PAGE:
21. Playa Ventanas beach clean-up
YOU CAN’T ESCAPE TRASH
While the above heading can be applied to many areas of life, I mean it in the most literal: garbage is everywhere. Middle of the ocean, deserted arctic islands, highest mountain peaks and the hottest of deserts show signs that we like to make stuff and we like to throw stuff away. So it’s no surprise that our beautiful beaches are not immune – especially the more popular ones, and especially after the Semana Santa long weekend!
While scrolling the Ojochal Lifestyle facebook page I came upon a post advertising a volunteer beach clean-up of Playa Ventanas on April 12, 2023, from 8.00 am to 10.00 am – a perfect time window before it gets too hot. I decided join and use the opportunity to help spread the message by writing and sharing a blog. If you are keen to help, keep an eye out on the two different types of posts:
I arrived a bit early to get in a quick swim then joined the MCEC (Marine Conservation and Education Centre) staff for a chat about what they do and how the cleanup will go. MCEC does A LOT of things around ocean conservation and education, one of them being the rolling clean-ups of the local beaches such as Ventanas, Hermosa and Tortuga, which they operate in collaboration with ADI of Ojochal and Reserva Playa Tortuga. People were slowly trickling in as I grabbed my bucket and started to scour the sand for trash (you are asked to bring reusable bags, or better, a plastic bucket, reusable gloves, sunscreen and bug repellent).
The beach was especially messy – the Semana Santa has just concluded and those who visited Ventanas during that week were met with a full carpark (even at 8.00 am), massive crowds and even people camping out for days all over the beach area. After the busiest week of the year, it is no wonder the bucket got a lot of action!
Plastic was everywhere: bottles and caps, straws, single use utensils, bags, plates, and plastic packaging wrap… Also quite a few cigarette butts, plenty of sandals and shoes, beer bottles and metal caps, food packaging and aluminium cans. One couple came with a machete and they enthusiastically focused solely on liberating the miles of string that remained attached to the coconut and almond trees – used to hold up the tarps or dry clothing, the string was simply abandoned as the visitors headed home.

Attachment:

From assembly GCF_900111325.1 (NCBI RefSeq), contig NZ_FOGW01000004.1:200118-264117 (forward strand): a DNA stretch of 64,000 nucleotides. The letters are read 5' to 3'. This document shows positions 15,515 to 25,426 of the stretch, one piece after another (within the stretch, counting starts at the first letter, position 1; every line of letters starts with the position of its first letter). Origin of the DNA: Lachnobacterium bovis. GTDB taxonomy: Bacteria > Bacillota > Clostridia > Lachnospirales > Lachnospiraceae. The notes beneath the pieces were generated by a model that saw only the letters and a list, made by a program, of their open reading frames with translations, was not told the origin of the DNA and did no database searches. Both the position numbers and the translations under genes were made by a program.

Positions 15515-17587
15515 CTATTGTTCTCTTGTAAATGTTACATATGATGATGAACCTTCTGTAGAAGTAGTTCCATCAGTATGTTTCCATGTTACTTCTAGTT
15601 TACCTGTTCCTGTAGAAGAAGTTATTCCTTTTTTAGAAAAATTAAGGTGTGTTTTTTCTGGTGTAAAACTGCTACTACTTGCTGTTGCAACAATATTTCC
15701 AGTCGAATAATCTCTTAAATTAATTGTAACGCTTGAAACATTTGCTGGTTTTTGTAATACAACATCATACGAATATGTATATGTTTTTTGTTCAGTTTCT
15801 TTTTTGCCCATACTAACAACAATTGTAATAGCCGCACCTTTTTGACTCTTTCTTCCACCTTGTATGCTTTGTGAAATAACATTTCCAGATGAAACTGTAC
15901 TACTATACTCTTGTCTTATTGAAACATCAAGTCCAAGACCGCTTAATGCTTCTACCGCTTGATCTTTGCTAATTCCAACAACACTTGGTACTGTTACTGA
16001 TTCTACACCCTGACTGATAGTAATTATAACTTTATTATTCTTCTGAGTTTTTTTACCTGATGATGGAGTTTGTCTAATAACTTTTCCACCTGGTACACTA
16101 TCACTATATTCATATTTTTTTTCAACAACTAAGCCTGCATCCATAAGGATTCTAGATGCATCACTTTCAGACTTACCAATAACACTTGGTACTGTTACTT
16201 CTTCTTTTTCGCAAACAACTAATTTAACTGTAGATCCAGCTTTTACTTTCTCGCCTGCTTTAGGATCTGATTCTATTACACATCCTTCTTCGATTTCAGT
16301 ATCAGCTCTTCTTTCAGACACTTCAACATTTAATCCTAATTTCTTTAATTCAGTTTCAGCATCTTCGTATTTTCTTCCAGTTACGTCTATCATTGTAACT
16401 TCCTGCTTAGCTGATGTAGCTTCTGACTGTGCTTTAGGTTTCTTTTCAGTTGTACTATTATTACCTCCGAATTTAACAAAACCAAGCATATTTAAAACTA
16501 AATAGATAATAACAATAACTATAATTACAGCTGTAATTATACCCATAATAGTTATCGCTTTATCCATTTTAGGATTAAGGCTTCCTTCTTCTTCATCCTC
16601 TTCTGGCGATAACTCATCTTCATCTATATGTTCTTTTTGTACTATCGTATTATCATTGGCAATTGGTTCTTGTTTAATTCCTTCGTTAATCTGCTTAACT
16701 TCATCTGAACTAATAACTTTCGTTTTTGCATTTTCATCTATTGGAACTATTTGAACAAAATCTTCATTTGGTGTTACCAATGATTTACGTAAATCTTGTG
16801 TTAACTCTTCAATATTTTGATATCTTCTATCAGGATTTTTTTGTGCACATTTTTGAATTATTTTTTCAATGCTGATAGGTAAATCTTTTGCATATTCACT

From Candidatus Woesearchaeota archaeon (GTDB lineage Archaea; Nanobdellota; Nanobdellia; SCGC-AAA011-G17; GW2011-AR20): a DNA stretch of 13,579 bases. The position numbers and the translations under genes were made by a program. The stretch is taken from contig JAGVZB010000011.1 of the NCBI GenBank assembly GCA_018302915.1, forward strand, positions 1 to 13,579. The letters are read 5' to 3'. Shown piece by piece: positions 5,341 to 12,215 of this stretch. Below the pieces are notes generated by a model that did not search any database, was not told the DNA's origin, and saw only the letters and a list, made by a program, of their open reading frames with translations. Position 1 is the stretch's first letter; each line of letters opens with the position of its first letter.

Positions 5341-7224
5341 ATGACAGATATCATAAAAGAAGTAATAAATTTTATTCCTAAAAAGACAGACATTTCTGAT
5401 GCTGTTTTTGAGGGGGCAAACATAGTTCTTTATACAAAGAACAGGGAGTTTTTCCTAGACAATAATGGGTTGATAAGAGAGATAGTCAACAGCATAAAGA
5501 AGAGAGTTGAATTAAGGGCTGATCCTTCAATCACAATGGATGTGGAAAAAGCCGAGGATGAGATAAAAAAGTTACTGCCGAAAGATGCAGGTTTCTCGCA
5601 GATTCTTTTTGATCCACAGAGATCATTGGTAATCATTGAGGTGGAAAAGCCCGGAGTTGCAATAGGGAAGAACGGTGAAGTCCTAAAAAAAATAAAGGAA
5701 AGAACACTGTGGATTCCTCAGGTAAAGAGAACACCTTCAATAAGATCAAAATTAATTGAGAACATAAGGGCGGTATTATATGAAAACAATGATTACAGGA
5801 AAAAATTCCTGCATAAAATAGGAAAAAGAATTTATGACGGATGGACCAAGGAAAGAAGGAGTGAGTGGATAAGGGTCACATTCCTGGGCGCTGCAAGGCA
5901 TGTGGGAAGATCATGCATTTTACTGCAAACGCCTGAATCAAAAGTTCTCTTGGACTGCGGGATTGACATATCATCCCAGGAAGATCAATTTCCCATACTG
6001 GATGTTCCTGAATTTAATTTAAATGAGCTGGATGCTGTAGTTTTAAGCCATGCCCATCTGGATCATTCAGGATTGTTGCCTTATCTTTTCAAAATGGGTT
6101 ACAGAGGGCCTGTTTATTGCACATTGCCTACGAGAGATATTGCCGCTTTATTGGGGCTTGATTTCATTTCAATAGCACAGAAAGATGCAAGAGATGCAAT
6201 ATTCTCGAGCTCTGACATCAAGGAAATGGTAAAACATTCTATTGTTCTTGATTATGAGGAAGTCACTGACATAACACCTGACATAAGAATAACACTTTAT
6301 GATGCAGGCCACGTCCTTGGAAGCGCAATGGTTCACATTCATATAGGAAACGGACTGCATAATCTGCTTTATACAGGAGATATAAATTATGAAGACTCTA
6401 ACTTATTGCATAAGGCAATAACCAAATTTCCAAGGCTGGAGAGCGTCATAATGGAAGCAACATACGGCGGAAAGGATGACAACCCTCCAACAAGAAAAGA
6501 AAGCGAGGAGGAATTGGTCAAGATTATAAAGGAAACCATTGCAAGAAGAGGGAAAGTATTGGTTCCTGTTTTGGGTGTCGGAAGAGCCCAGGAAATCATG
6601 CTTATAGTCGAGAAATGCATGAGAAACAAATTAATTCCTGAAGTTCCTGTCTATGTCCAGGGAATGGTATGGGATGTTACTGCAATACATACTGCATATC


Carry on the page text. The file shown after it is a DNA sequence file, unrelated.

I spent the time cruising up and down the beach, going as far as the headland on the south end. Rubbish seemed to be concentrated in specific ‘party areas’ – in some instances the visitors made the effort of placing the rubbish into plastic bags or big piles. Some rubbish was burned with a few fires still smoldering, rivers of molten and re-solidified plastic surrounding the smoky pits.
Once the bucked it full, the contents were dumped onto a large tarp. The MCEC staff were busy sorting the garbage while the public volunteers were collecting the trash. After about an hour, everyone was asked to stop collecting the garbage and to help with the sorting.
Once the garbage was sorted, the individual items were meticulously counted so that the data could be added to a running database which tracks the refuse. Some items are sent off to the recyclers while others, like the bottle caps and string, are given to local schools for the children to use in their arts and crafts. Other types of garbage need to be trashed, this time in a landfill not our ocean. In total, 28.5 kilos of rubbish was collected and sorted in these two short hours.
I was surprised to see the amount of rubbish that was collected and the variety of the refuse – and don’t want to imagine how unkept and even dangerous (due to the glass and sharp metal) Playa Ventanas, and other local beaches, would be without the regular clean-ups organized and operated by the MCEC and their partners.
I would encourage everyone to help out with the beach cleanup – get some sun, fresh air, throw in a swim, and especially let your kids pitch in!